Plants can produce chemicals that, when released to the soil,
growth of other plants. These chemicals can act by inhibiting respiration,
photosynthesis, cell division, protein synthesis, mineral uptake, or altering
the function of membranes. For instance, sandhill rosemary (Ceratiola ericoides),
an evergreen shrub found along the coastal plain of the southeastern
United States, produces ceratiolin. This chemical washes from the leaves
and degrades to hydrocinnamic acid, a compound that effectively inhibits
seed germination of many competing species (Hunter and Menges 2002). Assume that this chemical is increasingly effective at germination inhibition
with increasing concentrations. Assume the highest concentration released
to be 60 ppm (parts per million) and that concentration decreases linearly
from the tips of the outermost leaves (for periods without rain).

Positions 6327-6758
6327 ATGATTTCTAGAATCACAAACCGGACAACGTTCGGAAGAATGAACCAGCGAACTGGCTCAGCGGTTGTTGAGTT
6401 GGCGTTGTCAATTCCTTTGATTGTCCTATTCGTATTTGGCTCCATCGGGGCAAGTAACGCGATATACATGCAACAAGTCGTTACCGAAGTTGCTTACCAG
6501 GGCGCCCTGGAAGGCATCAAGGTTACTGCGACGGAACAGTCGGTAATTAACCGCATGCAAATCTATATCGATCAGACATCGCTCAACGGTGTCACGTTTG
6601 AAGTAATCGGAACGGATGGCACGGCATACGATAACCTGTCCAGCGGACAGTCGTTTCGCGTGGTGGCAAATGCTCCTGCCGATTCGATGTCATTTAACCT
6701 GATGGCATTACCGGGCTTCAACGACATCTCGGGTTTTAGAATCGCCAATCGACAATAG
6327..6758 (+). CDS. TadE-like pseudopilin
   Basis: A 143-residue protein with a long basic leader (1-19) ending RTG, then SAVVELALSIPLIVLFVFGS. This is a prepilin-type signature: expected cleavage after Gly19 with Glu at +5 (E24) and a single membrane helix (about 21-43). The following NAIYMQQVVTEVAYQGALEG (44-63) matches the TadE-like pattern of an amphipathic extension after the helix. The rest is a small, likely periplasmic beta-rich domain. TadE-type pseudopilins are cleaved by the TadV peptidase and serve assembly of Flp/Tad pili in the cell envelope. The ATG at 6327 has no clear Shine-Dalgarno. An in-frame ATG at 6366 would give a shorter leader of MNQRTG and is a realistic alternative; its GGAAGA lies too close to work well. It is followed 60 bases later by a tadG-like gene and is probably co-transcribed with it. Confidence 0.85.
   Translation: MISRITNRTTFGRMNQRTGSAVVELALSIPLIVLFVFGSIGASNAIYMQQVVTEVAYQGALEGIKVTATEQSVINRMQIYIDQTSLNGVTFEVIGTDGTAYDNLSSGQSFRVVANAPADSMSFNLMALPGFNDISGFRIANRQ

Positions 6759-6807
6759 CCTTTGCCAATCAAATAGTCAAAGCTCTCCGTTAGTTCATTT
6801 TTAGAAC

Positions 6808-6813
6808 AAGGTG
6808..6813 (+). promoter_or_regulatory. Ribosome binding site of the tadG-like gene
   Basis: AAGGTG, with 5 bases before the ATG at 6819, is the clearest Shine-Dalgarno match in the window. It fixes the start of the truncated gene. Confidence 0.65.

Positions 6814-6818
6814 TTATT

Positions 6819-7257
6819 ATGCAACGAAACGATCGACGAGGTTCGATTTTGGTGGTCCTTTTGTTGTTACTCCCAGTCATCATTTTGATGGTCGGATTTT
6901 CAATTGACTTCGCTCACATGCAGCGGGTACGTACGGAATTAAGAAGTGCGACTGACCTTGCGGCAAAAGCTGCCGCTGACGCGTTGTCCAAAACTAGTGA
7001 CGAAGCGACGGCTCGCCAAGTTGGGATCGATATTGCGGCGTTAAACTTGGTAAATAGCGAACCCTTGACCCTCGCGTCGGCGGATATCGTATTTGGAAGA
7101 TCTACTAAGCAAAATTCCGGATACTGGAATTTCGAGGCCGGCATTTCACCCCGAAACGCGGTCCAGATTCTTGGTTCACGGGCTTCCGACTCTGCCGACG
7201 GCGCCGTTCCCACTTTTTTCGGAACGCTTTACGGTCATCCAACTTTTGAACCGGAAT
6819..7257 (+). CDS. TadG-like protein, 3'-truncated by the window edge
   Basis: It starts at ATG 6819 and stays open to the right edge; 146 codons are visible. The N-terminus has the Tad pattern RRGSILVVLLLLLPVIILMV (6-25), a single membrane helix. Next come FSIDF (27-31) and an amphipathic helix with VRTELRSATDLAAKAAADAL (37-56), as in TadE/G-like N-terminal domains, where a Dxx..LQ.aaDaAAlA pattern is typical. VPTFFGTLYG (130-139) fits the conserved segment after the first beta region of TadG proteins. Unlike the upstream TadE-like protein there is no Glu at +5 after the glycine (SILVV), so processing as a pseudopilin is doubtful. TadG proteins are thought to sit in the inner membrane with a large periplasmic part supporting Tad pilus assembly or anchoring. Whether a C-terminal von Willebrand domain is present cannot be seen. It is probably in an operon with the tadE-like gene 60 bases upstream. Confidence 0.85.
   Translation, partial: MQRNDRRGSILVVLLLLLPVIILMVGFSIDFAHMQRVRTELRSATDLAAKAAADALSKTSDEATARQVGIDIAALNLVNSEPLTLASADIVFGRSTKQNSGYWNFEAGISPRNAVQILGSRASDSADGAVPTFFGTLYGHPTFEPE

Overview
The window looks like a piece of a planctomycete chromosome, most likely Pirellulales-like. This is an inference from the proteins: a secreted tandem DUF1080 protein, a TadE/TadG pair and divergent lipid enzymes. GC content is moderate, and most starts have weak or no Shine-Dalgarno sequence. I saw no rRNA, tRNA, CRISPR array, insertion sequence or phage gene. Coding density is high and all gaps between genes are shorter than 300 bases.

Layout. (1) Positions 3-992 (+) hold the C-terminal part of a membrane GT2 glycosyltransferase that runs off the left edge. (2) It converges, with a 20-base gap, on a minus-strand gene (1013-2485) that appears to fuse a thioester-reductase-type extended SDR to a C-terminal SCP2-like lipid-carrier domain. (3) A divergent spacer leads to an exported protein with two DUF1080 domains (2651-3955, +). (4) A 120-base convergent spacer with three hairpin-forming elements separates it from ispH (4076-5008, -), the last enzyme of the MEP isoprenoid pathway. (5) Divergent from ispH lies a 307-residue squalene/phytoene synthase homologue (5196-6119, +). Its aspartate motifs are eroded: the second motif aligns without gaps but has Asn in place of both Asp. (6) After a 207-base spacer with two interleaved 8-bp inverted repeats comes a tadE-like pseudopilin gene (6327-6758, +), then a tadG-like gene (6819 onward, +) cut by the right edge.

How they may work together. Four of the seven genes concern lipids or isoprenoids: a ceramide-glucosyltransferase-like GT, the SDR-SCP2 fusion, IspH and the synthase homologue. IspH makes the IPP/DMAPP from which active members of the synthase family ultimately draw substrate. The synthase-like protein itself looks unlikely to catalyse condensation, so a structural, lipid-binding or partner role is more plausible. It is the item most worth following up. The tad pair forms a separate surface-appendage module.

a. Model inhibition of a competing plant species, where the effective concentrations
of the toxin are between 20 and 60 ppm.
b. Model inhibition for this species with 2 cm rain per day. Set
decrease in concentration per cm of rain for your model.
a. Model inhibition of a competing plant species:
Pg = Cjtot + (Sm(NiXi/Nj)q / KqS + (NiXi/Nj)q - Im (NiXi/Nj)q / KqI + (NiXi/Nj)q
in which Pg is the germination probability
Cg is the probability of a non-toxic compound
Im is the concentration inhibitory
KI is the concentration when I = Im/2
Ks and Sm are parameters of stimulatory attribute.
q is the constant that controls curve shape
b. Model inhibition for this species with 2 cm rain per day
To determine the inhibition per unit area, Pg should be multiplied by the number of fertil seeds per unit area:
PN = PgNj
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